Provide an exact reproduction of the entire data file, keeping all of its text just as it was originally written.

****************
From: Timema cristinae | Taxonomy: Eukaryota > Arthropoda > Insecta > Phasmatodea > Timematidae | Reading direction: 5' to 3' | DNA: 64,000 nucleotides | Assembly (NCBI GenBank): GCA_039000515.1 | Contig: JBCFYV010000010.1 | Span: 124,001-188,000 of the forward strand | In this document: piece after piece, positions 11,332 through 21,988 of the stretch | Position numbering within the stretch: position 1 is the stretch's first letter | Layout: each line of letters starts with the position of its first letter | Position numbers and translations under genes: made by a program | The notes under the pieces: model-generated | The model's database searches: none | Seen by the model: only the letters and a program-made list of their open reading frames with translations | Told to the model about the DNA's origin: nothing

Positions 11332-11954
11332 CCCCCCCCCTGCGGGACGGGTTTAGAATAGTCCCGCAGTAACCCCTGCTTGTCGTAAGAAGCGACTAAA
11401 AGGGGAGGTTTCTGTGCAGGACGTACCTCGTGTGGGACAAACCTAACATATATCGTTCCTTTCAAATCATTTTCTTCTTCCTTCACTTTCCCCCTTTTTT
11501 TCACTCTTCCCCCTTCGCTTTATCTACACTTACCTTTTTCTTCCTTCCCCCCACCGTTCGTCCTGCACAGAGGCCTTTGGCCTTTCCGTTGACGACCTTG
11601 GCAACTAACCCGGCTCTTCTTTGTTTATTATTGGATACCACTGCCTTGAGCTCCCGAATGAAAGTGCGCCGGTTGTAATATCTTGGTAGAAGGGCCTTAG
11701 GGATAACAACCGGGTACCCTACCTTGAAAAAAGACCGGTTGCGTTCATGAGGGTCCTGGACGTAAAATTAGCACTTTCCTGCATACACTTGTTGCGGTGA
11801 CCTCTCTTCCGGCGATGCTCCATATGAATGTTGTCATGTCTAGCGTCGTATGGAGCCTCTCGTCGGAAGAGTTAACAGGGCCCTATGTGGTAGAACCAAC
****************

From: Timema cristinae | Taxonomy: Eukaryota > Arthropoda > Insecta > Phasmatodea > Timematidae | Reading direction: 5' to 3' | DNA: 64,000 nucleotides | Assembly (NCBI GenBank): GCA_039000515.1 | Contig: JBCFYV010000010.1 | Span: 124,001-188,000 of the forward strand | In this document: piece after piece, positions 11,332 through 21,988 of the stretch | Position numbering within the stretch: position 1 is the stretch's first letter | Layout: each line of letters starts with the position of its first letter | Position numbers and translations under genes: made by a program | The notes under the pieces: model-generated | The model's database searches: none | Seen by the model: only the letters and a program-made list of their open reading frames with translations | Told to the model about the DNA's origin: nothing

Positions 11332-11954
11332 CCCCCCCCCTGCGGGACGGGTTTAGAATAGTCCCGCAGTAACCCCTGCTTGTCGTAAGAAGCGACTAAA
11401 AGGGGAGGTTTCTGTGCAGGACGTACCTCGTGTGGGACAAACCTAACATATATCGTTCCTTTCAAATCATTTTCTTCTTCCTTCACTTTCCCCCTTTTTT
11501 TCACTCTTCCCCCTTCGCTTTATCTACACTTACCTTTTTCTTCCTTCCCCCCACCGTTCGTCCTGCACAGAGGCCTTTGGCCTTTCCGTTGACGACCTTG
11601 GCAACTAACCCGGCTCTTCTTTGTTTATTATTGGATACCACTGCCTTGAGCTCCCGAATGAAAGTGCGCCGGTTGTAATATCTTGGTAGAAGGGCCTTAG
11701 GGATAACAACCGGGTACCCTACCTTGAAAAAAGACCGGTTGCGTTCATGAGGGTCCTGGACGTAAAATTAGCACTTTCCTGCATACACTTGTTGCGGTGA
11801 CCTCTCTTCCGGCGATGCTCCATATGAATGTTGTCATGTCTAGCGTCGTATGGAGCCTCTCGTCGGAAGAGTTAACAGGGCCCTATGTGGTAGAACCAAC